Except, of course, that it's coming from that one guy standing up there on the stage with the guitar and bass both hanging from his neck, idly noodling on the keyboards while he fingers chords, dances languidly in place, and croons to the microphone like it's the only thing in the room. How do you beat that?
[Benjamin Wesley is playing 5/22/09 at Mango's, along with Spain Colored Orange.]
Pre-emptive caveat time: the copy of Winter Wallace's self-titled EP that a friend handed off to me isn't technically her full four-song EP; all it has is the first two songs on the actual EP available on CDBaby. So I don't entirely know what the whole thing sounds like, although I'm liking what I can hear.
I've been a little burned-out when it comes to quirky, bitter pop-rock divas lately -- there've been way too many Tori Amos-influenced clones floating around out there, it seems like -- but Wallace manages to break past that barricade and make me pay attention, nonetheless. The two tracks on here are astoundingly well-done, gorgeously layered pop-rock that's both murky and jazzy at the same time, drifting darkly from side to side as they roll on. Asher Pudlo's drums are solid but low-key, keeping things nailed down for the guitars, keys, and strings (courtesy of Kris Noland, Sally Tawfik, and Nolan Burke, at various points) to slide across the top.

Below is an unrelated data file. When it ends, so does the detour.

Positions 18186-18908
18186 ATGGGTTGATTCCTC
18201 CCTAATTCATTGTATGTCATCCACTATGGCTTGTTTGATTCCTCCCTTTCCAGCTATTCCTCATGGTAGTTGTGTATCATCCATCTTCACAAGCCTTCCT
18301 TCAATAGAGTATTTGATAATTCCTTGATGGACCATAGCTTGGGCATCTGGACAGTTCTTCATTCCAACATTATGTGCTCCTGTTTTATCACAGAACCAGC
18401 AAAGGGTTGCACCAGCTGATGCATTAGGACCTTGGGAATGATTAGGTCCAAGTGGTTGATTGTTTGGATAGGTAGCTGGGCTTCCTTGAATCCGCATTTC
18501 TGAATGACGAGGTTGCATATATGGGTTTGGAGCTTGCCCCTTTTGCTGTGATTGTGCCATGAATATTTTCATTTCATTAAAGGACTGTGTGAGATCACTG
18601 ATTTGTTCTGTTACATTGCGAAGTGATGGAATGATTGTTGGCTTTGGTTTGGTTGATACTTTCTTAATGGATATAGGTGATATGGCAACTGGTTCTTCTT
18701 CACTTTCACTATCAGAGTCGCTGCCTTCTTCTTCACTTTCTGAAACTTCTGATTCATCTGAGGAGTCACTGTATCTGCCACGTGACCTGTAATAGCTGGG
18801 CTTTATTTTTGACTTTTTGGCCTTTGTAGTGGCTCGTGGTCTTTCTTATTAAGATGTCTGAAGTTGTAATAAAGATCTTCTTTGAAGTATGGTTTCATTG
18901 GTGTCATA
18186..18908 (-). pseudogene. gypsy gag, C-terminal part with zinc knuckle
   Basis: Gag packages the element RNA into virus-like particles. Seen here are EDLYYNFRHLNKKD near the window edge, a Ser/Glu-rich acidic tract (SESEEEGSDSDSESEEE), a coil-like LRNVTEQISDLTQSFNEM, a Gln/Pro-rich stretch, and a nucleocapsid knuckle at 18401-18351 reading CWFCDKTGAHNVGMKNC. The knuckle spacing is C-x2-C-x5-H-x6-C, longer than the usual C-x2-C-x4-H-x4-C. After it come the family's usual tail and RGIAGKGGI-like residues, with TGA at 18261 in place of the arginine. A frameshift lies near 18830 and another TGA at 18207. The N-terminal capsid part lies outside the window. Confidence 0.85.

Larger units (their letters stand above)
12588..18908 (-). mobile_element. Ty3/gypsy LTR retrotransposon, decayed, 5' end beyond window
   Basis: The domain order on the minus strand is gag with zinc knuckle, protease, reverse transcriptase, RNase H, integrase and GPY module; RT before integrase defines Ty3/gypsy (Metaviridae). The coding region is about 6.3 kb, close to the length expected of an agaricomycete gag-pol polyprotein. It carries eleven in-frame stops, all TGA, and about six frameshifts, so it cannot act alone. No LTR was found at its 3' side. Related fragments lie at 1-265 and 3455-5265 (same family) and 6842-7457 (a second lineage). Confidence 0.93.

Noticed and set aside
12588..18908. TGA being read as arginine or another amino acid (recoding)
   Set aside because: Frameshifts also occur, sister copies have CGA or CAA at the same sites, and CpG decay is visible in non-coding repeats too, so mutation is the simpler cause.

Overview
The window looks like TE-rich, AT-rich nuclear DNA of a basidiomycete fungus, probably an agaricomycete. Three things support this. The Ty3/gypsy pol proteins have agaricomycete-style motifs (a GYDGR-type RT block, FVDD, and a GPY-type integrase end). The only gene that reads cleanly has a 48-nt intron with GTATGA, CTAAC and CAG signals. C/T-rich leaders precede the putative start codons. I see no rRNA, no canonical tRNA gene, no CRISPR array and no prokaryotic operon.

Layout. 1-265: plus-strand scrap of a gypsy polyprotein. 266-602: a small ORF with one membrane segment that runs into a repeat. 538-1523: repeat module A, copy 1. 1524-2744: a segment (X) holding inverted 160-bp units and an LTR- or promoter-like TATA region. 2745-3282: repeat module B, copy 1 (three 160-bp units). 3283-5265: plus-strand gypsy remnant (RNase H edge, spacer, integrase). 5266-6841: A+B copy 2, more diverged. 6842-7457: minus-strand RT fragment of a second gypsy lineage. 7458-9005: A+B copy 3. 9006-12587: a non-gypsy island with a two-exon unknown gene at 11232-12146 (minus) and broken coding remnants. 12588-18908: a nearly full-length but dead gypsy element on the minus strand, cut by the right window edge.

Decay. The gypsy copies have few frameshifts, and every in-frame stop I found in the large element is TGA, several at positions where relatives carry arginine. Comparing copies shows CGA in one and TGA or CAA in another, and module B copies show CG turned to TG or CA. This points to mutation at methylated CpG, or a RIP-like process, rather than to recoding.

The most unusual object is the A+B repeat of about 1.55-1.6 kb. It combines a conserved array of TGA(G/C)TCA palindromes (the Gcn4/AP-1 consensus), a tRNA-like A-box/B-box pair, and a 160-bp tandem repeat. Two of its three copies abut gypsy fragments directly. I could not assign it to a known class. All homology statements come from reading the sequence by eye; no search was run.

It sounds crystalline, and I mean that in a good way. And Wallace's breathy, octave-jumping vocals make the whole thing flow beautifully. There is an Amos resemblance, true, particularly on the interestingly-arranged, nighttime-listening second track, "Holiday" (which isn't about an actual vacation, no, but about a person whose appearance makes things feel unusual and new and maybe(?) good), but that's not all of it by a long shot. There's also a fair amount of Fiona Apple's husky, sultry croon in there, nestled alongside the quirkiness of somebody like Regina Spektor, but honestly, she makes me think of Beth Orton more than anybody else.
Like Orton, Wallace can rumble and growl deep and low when she needs to but then belt it out in the very next breath and get high and quavery the next, and she sounds the whole time not like she's "performing," but rather just singing like she has to sing or she'll go crazy. And that works perfectly for a track like "Here's To Everything," which is bitter and self-recriminating, like Wallace is mad at herself for falling for some lame-ass line for the umpteenth time.
[Winter Wallace is playing 5/1/09 at Last Concert Cafe, along with Jacob Meador, The Beautiful Contributors, & Chad Strader.]